Vanderbilt Law Review

First Page



Martha Minow suggests the importance of looking outside of court-rooms and the law to find ways of speaking about social and family violence. Her article underscores the difficulties of breaking silence, and yet the power to impose silence is integral to violence itself. We are called upon, however, not only to speak, but to listen. Respectful listening indeed may be a prerequisite to attempting to frame words and actions of intervention and resistance. We are called upon to speak, but we are hard pressed to summon public language that does justice to private pain and anguish.

Robert Cover, in his article "Nomos and Narrative," argues that an inseparable relationship exists between law and the stories that we tell: both participate in the creation and maintenance of a world of normative meaning.' Courtrooms, however, are locations where legal talk is narrowed--killed, according to Cover--by the imposition of singular interpretative meaning; boundaries are drawn, precedents established,and voices silenced or privileged through a strict hierarchy of speakers.Both Cover and Minow maintain, therefore, that the law itself constitutes an exercise of violence.' Most disturbingly, in cases of "domestic"violence, voices may be reconstrained within a structure of silence and inaction. In contrast, outside the courtroom an uncontrolled cultural field remains; people continue to tell stories that are possessed of persuasive normative vision and transformative promise constituting a domain of unsanctioned legal and ethical reasoning. The law functions within the context of a virtual anarchy of claims about rights, justice,and communal responsibility and expectations, which the law, in turn,attempts to contain.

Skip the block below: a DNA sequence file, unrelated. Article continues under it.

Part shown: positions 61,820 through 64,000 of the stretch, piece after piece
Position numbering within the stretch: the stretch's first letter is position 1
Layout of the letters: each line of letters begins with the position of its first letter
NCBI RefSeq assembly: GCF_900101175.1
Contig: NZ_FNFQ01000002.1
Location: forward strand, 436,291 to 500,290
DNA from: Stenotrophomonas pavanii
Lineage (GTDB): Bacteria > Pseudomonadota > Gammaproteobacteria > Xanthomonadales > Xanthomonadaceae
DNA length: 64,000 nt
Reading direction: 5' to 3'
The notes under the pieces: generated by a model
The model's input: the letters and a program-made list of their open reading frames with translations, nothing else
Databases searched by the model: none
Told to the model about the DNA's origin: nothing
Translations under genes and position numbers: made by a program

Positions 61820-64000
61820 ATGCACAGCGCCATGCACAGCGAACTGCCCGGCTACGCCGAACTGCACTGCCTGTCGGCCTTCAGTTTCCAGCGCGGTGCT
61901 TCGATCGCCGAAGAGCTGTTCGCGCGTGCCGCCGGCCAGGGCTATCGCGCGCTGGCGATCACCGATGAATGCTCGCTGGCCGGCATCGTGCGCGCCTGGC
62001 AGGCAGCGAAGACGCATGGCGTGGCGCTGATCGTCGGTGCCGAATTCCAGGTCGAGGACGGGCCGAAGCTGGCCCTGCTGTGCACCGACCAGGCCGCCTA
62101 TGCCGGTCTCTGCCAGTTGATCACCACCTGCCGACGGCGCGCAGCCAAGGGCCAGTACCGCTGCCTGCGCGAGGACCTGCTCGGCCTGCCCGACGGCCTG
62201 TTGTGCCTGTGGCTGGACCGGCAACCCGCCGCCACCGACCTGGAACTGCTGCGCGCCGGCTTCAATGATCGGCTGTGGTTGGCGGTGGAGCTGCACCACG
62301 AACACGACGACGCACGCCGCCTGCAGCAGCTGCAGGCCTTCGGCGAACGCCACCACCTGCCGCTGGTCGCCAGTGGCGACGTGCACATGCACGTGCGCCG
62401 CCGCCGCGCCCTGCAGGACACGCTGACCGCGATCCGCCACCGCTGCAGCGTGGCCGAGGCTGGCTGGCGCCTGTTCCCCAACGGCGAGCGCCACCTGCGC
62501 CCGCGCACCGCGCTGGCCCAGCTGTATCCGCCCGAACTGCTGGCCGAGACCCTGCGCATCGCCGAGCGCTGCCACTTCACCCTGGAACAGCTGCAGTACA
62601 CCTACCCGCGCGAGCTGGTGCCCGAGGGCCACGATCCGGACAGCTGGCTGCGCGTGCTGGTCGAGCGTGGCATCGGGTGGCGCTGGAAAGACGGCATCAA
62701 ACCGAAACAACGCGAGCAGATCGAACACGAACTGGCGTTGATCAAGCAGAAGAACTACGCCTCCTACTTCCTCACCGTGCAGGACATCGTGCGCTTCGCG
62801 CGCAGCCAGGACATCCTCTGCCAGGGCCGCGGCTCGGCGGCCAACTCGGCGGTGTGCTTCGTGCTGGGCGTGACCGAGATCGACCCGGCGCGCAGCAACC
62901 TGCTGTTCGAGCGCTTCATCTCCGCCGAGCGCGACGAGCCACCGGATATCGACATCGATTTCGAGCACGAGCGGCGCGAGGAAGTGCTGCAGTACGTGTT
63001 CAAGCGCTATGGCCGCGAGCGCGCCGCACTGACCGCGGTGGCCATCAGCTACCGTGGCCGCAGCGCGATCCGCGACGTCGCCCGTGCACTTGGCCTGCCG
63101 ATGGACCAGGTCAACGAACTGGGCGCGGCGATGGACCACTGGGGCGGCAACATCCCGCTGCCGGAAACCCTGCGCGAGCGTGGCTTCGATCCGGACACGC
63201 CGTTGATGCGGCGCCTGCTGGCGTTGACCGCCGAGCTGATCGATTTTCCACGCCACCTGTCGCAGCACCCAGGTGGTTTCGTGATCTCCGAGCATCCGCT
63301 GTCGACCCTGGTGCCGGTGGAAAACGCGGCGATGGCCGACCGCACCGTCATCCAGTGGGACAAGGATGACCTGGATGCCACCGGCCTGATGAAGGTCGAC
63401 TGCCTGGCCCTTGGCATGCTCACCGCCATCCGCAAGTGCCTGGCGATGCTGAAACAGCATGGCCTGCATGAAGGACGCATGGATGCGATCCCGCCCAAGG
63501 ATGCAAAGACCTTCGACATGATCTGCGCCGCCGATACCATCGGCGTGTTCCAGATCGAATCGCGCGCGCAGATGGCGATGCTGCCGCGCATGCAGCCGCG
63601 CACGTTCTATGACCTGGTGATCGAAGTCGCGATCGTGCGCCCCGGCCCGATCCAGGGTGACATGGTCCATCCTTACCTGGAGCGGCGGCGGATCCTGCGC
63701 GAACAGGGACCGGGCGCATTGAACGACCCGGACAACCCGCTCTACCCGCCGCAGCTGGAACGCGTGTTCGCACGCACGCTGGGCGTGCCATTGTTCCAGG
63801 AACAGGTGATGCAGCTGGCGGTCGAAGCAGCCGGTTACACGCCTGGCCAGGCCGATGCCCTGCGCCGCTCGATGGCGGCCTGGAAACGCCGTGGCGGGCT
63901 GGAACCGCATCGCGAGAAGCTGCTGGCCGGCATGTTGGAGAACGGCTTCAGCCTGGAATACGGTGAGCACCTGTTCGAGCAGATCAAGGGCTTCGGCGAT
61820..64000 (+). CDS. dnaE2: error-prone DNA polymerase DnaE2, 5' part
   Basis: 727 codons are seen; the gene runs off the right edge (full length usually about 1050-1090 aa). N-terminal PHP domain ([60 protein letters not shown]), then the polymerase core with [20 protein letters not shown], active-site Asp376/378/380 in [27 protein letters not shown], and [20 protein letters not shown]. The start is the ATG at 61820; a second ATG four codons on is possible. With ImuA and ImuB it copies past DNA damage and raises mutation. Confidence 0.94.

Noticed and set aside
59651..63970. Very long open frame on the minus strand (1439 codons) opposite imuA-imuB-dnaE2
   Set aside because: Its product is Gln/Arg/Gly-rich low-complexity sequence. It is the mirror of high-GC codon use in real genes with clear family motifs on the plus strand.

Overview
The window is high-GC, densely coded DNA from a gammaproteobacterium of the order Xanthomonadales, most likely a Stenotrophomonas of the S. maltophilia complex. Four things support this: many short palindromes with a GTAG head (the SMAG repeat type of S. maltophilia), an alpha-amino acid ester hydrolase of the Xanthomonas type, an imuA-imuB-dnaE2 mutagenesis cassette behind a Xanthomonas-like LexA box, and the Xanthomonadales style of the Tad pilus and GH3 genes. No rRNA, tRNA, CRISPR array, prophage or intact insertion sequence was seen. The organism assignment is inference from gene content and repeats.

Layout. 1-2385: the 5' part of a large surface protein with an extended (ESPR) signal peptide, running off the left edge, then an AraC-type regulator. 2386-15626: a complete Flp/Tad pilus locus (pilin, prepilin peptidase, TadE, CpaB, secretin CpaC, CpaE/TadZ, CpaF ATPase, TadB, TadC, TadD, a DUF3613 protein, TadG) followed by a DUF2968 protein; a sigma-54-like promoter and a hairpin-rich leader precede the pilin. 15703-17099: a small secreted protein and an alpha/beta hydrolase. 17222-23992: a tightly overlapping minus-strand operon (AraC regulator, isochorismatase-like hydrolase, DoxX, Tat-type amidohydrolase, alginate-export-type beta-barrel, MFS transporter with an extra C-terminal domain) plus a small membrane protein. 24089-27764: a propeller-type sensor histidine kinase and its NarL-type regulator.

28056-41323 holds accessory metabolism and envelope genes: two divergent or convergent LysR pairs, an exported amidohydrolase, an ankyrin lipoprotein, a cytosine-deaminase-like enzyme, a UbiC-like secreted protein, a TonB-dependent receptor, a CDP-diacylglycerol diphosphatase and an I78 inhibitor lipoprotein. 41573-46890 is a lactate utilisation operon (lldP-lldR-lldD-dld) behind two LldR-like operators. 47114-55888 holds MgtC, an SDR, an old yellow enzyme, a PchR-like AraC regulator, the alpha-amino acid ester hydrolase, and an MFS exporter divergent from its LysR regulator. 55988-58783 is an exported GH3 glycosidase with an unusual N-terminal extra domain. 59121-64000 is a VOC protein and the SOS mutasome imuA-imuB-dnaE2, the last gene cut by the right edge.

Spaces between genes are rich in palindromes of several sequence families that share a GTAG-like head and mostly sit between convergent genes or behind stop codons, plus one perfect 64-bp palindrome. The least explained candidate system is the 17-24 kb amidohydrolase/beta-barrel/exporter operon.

Professor Minow relates her experiences in reading works of fiction with judges, raising the difficult question of whether literary texts might serve as moral exemplars or at least might move readers to more sympathetic or alternative understandings about the nature of family violence. She poses a series of provocative questions: Can words stem violence? How do we find words to describe violence that resist making it seem routine? What constitutes violence? With whom does responsibility for violence against children and women rest? Whose voices are heard and whose voices are silenced? How are legal meanings generated and maintained, and how might they be challenged? As a point of departure for reflecting on some of these themes, this Comment briefly considers how normative order is constituted in two passages from a classic literary text.